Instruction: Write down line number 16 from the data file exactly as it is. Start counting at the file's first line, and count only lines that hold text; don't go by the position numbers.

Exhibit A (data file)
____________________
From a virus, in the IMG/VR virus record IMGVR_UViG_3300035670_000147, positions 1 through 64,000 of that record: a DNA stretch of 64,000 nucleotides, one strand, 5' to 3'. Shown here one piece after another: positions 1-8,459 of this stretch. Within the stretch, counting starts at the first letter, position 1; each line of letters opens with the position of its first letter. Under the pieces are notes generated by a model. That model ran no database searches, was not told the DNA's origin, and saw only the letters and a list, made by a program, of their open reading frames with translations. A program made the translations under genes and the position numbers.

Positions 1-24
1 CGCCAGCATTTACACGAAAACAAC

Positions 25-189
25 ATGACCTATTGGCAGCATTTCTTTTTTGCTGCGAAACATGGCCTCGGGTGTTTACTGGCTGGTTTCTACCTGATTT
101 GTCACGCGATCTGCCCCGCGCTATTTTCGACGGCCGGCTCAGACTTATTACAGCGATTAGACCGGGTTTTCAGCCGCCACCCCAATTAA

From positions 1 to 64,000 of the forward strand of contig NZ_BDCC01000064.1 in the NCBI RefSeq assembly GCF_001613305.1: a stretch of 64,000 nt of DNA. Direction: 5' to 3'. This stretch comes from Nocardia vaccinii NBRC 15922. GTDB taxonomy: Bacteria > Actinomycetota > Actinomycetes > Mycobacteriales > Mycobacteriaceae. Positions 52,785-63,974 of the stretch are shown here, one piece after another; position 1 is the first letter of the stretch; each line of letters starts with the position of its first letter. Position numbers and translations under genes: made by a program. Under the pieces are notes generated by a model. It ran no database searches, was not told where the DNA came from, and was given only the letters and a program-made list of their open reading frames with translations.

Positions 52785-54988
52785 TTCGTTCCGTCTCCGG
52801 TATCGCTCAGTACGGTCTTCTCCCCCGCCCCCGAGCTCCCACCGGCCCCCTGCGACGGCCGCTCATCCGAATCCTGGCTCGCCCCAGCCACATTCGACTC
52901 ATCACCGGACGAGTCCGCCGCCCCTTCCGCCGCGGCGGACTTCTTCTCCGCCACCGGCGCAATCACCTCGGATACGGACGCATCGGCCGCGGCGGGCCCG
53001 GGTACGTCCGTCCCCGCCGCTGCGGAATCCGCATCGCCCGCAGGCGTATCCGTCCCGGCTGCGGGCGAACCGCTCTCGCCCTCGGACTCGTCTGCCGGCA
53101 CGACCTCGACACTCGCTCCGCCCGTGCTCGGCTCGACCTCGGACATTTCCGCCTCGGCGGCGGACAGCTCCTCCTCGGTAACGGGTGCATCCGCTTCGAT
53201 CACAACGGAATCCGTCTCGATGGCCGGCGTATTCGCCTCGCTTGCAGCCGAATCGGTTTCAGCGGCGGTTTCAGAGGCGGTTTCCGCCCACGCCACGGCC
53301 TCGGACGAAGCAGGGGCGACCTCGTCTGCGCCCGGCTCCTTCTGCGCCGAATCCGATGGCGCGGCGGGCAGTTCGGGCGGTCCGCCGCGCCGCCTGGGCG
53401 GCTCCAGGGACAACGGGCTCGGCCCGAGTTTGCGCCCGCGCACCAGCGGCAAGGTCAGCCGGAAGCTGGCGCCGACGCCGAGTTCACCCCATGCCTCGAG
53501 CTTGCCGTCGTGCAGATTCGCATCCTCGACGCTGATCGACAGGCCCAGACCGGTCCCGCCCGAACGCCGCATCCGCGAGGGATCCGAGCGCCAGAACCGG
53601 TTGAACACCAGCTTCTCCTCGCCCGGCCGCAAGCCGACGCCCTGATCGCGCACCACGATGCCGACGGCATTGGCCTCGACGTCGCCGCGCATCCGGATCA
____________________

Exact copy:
53401 GCTCCAGGGACAACGGGCTCGGCCCGAGTTTGCGCCCGCGCACCAGCGGCAAGGTCAGCCGGAAGCTGGCGCCGACGCCGAGTTCACCCCATGCCTCGAG